Leadership is often discussed in this utopian fantasy, whereby someone learns that they too can be a leader and people see the value, buy the vision, and follow with appreciation and everyone is elevated. In this fantasy, the leader does all the things they learned; they’re productive and they appreciate their people and yet, instead of clear roads ahead, their leadership journey is riddled with speed bumps.
The following are three common speed bumps and simple solutions to help get over the bumps.
People around you don’t buy into the same vision.
You can see how you and the people around you can achieve your mission and be collaborative. Yet, some people don’t want to collaborate. What can you do about it? Stay the course, stay true to your vision, and stay grateful. For those individuals who don’t share the same vision and collaborative spirit, I think there is an opportunity to continue to share the benefits of the vision and to be grateful that as the leader, you understand the benefits and can share those, as it strengthens you and your work. People come and go, so at the end of the day, it comes down to a few of basic questions.
Will changing course help you achieve your vision?
Is it the right thing to do? Can you live with it?
People who you were leading, get the promotion.
Because you’re busy leading/managing people and giving people opportunities to succeed, that’s what they’ve done—and you’ve been successful in helping them. It doesn’t feel great sometimes when the people you were leading get the new job or the promotion, but as a leader, you should think of your ability to influence, not just the promotion. People remember people who succeed and will share how they got to where they’re at, which includes you. It might take time, but people will appreciate and recognize those contributions.
People are looking to you for answers and you don’t have them.
When people recognize you as a leader (informal or formal) and they need answers, you want to have them but it’s not always possible. You don’t want to let your people down. So what happens when you don’t have the answers? Don’t fake it; no one has all of the answers. You’re not letting people down (yourself included), by wanting to obtain reliable information so that people can make well-informed decisions. Perhaps this is an opportunity to brainstorm or perhaps there’s a resource that you can ask who does have the answers. Does someone in the group you’re leading or in your network have information that would help? That can be an opportunity for them to be more visible and to showcase their knowledge. There’s an opportunity to lead in not knowing and you’ll be better regarded for facilitating the information than faking it.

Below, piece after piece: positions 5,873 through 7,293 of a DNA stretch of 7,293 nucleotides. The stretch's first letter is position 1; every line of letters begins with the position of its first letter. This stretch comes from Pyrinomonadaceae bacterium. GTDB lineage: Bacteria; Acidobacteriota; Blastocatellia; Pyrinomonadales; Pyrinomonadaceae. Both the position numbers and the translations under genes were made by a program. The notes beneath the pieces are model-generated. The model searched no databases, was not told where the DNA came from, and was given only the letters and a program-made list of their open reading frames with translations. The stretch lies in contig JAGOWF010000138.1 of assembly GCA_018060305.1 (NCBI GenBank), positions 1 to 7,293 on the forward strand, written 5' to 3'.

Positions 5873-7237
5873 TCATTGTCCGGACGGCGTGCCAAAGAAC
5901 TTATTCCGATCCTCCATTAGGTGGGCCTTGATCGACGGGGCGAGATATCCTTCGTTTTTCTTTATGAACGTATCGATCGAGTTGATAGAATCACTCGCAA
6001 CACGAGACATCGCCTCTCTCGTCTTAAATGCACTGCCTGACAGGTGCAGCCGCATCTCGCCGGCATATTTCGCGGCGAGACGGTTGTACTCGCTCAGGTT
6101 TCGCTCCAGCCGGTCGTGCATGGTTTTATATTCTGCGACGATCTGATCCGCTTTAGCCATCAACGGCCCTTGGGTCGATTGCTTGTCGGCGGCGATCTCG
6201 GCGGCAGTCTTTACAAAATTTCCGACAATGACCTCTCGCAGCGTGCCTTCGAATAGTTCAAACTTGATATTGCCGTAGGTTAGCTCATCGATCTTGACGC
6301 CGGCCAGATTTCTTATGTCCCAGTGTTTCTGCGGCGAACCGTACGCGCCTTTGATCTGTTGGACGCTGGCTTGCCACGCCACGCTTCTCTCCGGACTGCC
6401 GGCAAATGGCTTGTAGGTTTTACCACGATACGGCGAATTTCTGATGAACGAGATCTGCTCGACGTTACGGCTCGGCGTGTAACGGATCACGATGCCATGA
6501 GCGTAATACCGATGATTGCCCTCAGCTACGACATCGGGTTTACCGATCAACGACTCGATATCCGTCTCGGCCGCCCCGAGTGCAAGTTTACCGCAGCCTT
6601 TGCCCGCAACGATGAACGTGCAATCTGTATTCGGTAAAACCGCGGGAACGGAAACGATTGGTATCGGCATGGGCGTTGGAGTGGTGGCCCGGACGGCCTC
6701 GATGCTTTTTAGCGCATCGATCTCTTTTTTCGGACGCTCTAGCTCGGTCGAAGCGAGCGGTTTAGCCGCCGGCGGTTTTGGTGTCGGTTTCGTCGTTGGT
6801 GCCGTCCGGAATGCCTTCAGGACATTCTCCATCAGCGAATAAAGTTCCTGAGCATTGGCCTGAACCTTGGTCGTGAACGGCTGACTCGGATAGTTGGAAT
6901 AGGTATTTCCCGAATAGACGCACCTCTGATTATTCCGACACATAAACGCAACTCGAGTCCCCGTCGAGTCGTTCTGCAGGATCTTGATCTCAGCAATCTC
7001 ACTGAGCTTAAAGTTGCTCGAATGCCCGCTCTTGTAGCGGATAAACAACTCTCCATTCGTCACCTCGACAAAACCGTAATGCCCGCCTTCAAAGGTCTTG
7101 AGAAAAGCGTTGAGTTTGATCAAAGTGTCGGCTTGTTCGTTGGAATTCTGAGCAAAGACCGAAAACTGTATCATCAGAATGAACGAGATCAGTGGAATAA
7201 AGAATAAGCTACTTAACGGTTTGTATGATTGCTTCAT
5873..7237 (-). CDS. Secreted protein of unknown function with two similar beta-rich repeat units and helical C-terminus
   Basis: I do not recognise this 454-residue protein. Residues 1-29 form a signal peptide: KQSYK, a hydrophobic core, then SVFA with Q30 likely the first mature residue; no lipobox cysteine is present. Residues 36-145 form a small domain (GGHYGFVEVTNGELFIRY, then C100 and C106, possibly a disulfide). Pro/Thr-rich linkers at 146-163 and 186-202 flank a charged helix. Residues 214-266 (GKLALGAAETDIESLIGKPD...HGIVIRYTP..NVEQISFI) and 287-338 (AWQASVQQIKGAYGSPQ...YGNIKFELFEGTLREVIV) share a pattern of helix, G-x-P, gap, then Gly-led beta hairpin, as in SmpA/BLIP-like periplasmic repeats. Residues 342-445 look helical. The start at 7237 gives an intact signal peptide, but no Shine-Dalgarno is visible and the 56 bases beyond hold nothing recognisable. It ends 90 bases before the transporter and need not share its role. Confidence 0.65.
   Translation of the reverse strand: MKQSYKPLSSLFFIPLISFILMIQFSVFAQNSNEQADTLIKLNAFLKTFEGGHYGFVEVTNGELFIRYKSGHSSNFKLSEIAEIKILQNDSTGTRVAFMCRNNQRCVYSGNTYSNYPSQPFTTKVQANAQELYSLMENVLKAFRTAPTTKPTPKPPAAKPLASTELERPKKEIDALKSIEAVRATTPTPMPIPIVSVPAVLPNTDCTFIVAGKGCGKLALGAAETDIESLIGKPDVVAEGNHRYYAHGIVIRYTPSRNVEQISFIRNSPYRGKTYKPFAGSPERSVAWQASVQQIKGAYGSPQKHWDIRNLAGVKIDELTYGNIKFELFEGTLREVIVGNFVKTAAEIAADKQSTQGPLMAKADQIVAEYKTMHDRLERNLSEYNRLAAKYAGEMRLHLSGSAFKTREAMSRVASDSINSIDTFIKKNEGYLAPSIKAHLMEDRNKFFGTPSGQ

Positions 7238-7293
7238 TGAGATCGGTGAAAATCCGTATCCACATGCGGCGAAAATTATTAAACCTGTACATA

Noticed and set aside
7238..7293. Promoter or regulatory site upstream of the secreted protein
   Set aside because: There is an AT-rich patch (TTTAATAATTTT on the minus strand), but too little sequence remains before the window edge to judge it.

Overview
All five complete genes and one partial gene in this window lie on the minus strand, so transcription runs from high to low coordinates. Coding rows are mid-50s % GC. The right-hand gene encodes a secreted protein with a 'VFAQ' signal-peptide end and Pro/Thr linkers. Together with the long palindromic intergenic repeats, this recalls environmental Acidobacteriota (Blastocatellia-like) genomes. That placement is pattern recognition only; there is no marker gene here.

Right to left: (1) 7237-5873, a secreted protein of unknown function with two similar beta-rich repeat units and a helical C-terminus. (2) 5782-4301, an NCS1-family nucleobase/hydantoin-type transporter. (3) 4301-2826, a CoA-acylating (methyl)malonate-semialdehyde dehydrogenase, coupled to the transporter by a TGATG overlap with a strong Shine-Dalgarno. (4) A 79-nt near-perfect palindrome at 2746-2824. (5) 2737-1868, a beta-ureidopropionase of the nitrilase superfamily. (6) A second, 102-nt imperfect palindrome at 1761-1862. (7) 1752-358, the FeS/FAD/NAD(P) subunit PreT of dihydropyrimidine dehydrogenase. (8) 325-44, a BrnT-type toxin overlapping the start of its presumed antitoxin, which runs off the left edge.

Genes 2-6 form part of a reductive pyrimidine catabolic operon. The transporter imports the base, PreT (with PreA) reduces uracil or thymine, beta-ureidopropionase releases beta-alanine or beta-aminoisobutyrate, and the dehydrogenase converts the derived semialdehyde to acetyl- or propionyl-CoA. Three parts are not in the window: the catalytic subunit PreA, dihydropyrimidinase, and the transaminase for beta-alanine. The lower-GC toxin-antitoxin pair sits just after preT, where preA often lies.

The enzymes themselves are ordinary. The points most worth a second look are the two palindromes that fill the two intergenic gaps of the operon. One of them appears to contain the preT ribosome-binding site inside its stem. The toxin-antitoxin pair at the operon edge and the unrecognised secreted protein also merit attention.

Though it’s not always an easy journey, the message that I want to leave you with is this: stay the course and trust in your abilities as a leader. No one is perfect but if you’re willing to grow, you will be successful. Don’t abandon the destination for a few speed bumps or potholes along the way.
I recently recorded a podcast where my co-host said that if it weren’t for the tool we were discussing, all of these amazing things would not have happened. I politely disagreed. The tool is just that, it’s a piece of software and it’s up to us to decide what we do with it. In my example, I shared that there are thousands of people that just use this tool at work and then go home and don’t think about it again. The tool didn’t give them an amazing life. Instead, it was the individuals who decided to learn more, get engaged, and contribute. They led themselves and were open to the opportunities that came to them. What struck me about this conversation, is that we were really talking about self-leadership.
What is self-leadership?
I tend to think of leadership has two major components; productivity and people. If we apply this to self-leadership, then self-leadership can be defined as having, believing, and working towards a vision, developing one’s skills and abilities, and appreciating the work and effort done.
We can apply this concept to the tool my friend talked about. My friend saw the potential benefits of using this tool and got excited about it. He believed that he could help others with the information that would come by using this tool. He read, watched tutorials, and practiced using the tool. He created useful products with this tool and felt good about what he accomplished.
While self-leadership is more internal, there are external components to help lead one’s self. People decided to share their knowledge through blogposts and videos, which my friend was able to use to develop his skills. The other aspect, which is so critical, is that my friend found a community; people who similarly wanted to learn and grow and were excited about the potential benefits of this tool. They also supported and cheered him on when he produced something amazing. When some aspect of doing this work gets hard, he has the support of the community to help. The great thing about self-leadership is that it doesn’t mean you’re alone. Whether it’s a user group, a Facebook group, an Instagram group, a slack channel, GitHub; there are people out there who can help either with your personal development or with appreciating the work you’ve done.
Not only did the conversation with my friend make me think of self-leadership, but it made me think back to high school and some advice I received at Girls State. Don’t be a piece of furniture.
If you sit there, nothing will happen except that you’ll stay in the same place unless others move you and people will use you. That piece of advice has stuck with me for almost twenty-five years since I first heard it. That piece of advice is really about self-leadership and prompts for action. Whether it’s using a tool or becoming more fit, take action.
Live engaged and lead yourself, others will follow.